Don’t panic, Indian economy fundamentally strong: Mukherjee

August 8th, 2011 - 3:51 pm ICT by IANS  

Pranab Mukherjee New Delhi, Aug 8 (IANS) Even as global stock markets continued to lose heavily over the US sovereign debt downgrade, policymakers in India sought to reassure investors that the crisis will not affect the country much and that it will continue to grow.

Finance Minister Pranab Mukherjee assured the global investing community that the Indian government will push economic reforms forward even as strong fundamentals will ensure flow of capital to growth areas.

“The recent developments in the US and the Eurozone have injected certain uncertainty in global markets. These developments could have some impact on India,” the finance minister said in a statement.

“But as India’s growth story is intact and its fundamentals strong, we are in a better position than many other nations to manage the challenge,” he said, after a key index of Indian equities had seen a dip of nearly 550 points or 3.15 percent intra-day.

The downfall in global markets continued Monday after top credit rating agency Standard and Poor’s downgraded the US sovereign debt rating last Friday and cautioned of a further downgrade if the fiscal position of the country did not improve.

The news sparked off a panic sell-off in stock markets across the world.

The finance minister also drew a silver lining for India saying that the crisis could result in softening of international commodity prices, especially fuel which would help rein in inflation.

India meets about 80 percent of its fuel needs through imports and has been dealing with high inflation since last two years.

“Softening of the international commodity prices, especially fuel oil will help check inflationary pressures in the economy. It will also help in maintaining the fiscal balance for the year 2011-12,” he said.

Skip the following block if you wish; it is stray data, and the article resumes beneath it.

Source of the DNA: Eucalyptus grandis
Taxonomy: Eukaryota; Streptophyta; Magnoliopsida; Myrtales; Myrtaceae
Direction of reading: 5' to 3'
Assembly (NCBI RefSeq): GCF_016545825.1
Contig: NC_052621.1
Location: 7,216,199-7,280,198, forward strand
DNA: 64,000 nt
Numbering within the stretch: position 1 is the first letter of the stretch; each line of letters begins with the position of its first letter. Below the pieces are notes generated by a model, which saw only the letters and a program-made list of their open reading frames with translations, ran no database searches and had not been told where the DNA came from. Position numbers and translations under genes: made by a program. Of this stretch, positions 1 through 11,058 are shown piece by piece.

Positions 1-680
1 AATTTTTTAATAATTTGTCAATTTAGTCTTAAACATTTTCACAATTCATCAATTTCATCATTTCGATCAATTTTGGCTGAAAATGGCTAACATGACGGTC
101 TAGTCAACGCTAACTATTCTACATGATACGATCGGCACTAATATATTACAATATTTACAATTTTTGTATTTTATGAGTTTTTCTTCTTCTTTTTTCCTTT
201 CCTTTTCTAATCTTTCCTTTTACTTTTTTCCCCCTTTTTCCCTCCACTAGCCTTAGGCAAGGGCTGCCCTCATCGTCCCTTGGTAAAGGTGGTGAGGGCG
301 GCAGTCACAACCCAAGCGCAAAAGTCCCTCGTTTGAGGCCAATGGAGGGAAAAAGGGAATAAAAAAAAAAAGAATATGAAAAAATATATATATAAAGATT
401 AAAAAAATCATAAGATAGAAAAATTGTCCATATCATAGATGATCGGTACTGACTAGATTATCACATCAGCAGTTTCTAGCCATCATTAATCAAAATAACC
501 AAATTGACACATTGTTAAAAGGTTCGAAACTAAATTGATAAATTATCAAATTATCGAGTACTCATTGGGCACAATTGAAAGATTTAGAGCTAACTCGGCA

Mukherjee, however, admitted that the crisis could result in some impact in the short-term on capital and trade flows into India, but it was also likely that the country could end up benefiting from the economic woes of other developed economies.

“As India’s growth story is strong we could see foreign institutional investors seeing India as an attractive investment destination even if there is any temporary outflow,” said the finance minister.

“In addition, we could rather see faster and greater FII inflows unlike after 2008 in view of the higher returns that global investors could get in India,” he said, adding that the macro-view of the economy continued to be strong.

“I would like to repeat that our economic fundamentals are sound. We would also focus on encouraging greater domestic consumption and give impetus to the drivers of domestic growth,” he said.

“The government will fast-track the implementation of pending reforms and keep a close eye on international developments.

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